Kayaking the Hudson Valley

A few local paddles that offer several different kinds of adventure



PHOTO Justin Goodhart

Kayaking is enjoying a popularity explosion. Few recreational activities offer greater access to peace and quiet, scenic vistas and wildlife viewing. Kayakers often report seeing beaver, muskrat, otter, turtles, bald eagles, kingfishers and all kinds of waterfowl. Plus modern kayaks tend to be lightweight, portable and easy to navigate around twists and turns or in shallow water.

From ponds, lakes, marshes and streams to the Hudson River, our area offers paddles ranging from easy to extremely challenging. Here are a few local paddles that offer several different kinds of adventures, each recommended by one of my experienced kayaking friends.

 

Dutchess County

Fishkill Creek: Plan to paddle this creek in the spring or after a rain, as it is narrow and shallow. Launch from Douglas Phillips Memorial Park on the north side of State Route 52 in Fishkill (behind the tennis courts is good). Turn upstream and head north as far as you can paddle. There will be some serious bends as you go north, and it’s fun to discover what’s around the next one. Turn back when you get tired or the stream gets too shallow.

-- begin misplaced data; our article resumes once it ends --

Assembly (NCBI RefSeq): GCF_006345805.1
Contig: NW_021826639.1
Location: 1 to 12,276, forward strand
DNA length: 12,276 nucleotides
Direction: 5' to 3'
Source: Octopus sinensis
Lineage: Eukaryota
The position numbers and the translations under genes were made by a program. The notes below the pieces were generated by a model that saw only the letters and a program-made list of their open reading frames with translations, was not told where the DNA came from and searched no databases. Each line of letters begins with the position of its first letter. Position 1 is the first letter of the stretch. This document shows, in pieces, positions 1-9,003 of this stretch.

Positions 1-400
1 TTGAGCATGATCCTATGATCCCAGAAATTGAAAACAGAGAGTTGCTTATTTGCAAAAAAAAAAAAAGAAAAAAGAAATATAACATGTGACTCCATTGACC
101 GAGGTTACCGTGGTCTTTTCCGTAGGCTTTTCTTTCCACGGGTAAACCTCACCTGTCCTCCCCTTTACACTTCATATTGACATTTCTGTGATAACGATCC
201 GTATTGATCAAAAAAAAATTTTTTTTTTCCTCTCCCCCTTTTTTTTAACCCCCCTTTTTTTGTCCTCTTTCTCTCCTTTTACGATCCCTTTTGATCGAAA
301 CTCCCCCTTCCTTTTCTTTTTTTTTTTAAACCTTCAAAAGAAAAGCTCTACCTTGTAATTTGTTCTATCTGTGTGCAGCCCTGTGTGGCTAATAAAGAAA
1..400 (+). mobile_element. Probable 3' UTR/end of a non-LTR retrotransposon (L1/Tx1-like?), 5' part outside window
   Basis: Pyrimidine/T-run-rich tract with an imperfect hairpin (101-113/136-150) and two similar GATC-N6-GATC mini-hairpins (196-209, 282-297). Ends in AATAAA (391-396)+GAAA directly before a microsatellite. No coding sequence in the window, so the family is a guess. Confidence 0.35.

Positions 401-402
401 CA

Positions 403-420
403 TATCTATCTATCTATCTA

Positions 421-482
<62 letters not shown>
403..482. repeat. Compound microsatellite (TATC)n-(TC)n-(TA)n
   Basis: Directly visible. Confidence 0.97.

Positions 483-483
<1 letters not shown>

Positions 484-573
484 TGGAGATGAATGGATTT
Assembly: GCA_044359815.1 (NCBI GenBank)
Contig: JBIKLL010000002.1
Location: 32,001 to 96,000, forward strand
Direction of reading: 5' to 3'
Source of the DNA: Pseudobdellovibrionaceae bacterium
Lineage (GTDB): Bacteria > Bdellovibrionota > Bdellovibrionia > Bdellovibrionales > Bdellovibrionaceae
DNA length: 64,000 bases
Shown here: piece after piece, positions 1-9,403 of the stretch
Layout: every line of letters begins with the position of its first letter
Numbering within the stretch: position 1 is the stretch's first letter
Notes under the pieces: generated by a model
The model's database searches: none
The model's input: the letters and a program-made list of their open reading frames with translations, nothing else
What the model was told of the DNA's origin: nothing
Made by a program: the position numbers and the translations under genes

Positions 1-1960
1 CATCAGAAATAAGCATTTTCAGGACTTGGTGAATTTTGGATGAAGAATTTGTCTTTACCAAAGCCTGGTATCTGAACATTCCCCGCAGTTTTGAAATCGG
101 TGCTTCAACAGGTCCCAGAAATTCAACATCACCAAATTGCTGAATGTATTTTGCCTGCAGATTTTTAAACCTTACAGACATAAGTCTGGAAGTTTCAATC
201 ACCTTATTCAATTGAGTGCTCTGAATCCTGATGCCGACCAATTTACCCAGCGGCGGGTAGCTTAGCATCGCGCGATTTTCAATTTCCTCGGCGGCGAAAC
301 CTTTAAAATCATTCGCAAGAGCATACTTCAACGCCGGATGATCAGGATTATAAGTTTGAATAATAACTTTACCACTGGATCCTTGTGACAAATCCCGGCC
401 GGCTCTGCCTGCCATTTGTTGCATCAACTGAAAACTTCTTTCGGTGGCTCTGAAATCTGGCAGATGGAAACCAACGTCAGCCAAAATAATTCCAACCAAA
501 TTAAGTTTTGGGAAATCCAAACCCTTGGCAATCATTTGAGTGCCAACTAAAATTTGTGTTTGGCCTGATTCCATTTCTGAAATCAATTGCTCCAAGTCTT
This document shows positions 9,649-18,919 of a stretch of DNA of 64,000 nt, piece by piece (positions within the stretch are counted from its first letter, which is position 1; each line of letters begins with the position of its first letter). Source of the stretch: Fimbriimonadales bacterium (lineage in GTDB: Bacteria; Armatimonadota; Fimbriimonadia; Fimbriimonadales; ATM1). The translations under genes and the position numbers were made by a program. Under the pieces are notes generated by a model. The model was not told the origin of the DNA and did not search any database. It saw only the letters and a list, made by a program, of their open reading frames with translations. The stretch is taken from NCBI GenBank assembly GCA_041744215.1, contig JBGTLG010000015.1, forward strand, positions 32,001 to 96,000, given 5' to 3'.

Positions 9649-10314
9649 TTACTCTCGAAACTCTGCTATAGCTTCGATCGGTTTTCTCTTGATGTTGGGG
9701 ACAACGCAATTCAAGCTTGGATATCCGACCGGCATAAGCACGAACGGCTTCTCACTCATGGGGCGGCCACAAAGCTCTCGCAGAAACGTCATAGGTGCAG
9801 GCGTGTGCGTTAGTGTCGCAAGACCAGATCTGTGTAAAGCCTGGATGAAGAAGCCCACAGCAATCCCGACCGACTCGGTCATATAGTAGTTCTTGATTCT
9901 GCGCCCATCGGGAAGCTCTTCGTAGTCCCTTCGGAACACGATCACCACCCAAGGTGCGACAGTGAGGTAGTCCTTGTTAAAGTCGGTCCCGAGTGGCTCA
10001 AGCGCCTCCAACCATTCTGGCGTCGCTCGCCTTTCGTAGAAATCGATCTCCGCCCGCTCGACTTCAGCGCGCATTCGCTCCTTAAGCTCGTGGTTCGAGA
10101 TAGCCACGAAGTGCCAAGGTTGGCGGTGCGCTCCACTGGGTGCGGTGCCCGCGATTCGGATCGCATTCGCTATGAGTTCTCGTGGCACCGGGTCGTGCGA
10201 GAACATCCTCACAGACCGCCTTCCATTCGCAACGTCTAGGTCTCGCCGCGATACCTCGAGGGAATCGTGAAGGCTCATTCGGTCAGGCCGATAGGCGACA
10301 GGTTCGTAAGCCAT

GPS: 41.5436/-73.8651.

Tivoli Bays: This paddle offers freshwater tidal marshes, but be aware: that also means tides and currents. Plan your trip so you return to the launch site before low tide, and don’t try to go under any bridges during high tide! A good (but not-so-easy) launch site is the one on Kidd Road in Red Hook, maintained by the Hudson River National Estuarine Research Reserve. You have to carry your boat down a steep path and stairway to the dock. You can explore North Bay, a tidal marsh with many channels, and can paddle into the Hudson River if you like—but watch out for boat traffic in the river.

From the Taconic State Parkway, exit at Route 199 and go west. Turn right onto Route 9G and follow it north for about three and a half miles. Look for Tivoli Bays sign on left.

GPS: 42.0360/-73.8956.

Stissing Pond: A 150-acre glacial lake against a backdrop of mountains, this beautiful setting offers an easy paddle. With both forest and marsh, the shoreline is perfect for birding. Lake Road, off State Route 199 in Pine Plains, circles the lake. You can park and launch from Beach Road on the northeastern edge, near the town beach, or park in a pull-off on either side of Lake Road at the southeast corner of the lake.

From the Taconic State Parkway, exit at Route 199 and go east about six miles. Turn right onto Lake Road. Note: Don’t stop at Twin Island Lake—keep going!

GPS: 41.9740/-73.6708 (beach-area launch).

Wappinger Creek: Use the Reese Park boat launch off Creek Road. Paddle southwest a mile and a half (or more if you want to enter the Hudson, but watch out for boat traffic), and then turn back. If you pass the launch area and continue past Market Street Industrial Park, you can paddle to the falls and then return to the launch site.

From I-84, take exit 11 and follow Route 9-D North for about five miles. Turn left onto Route 28 (New Hamburg Road), go about a mile, and turn right onto Creek Road. About a mile in, look for Reese Park on the right. The parking area and ramp to the creek are on the left side of the road.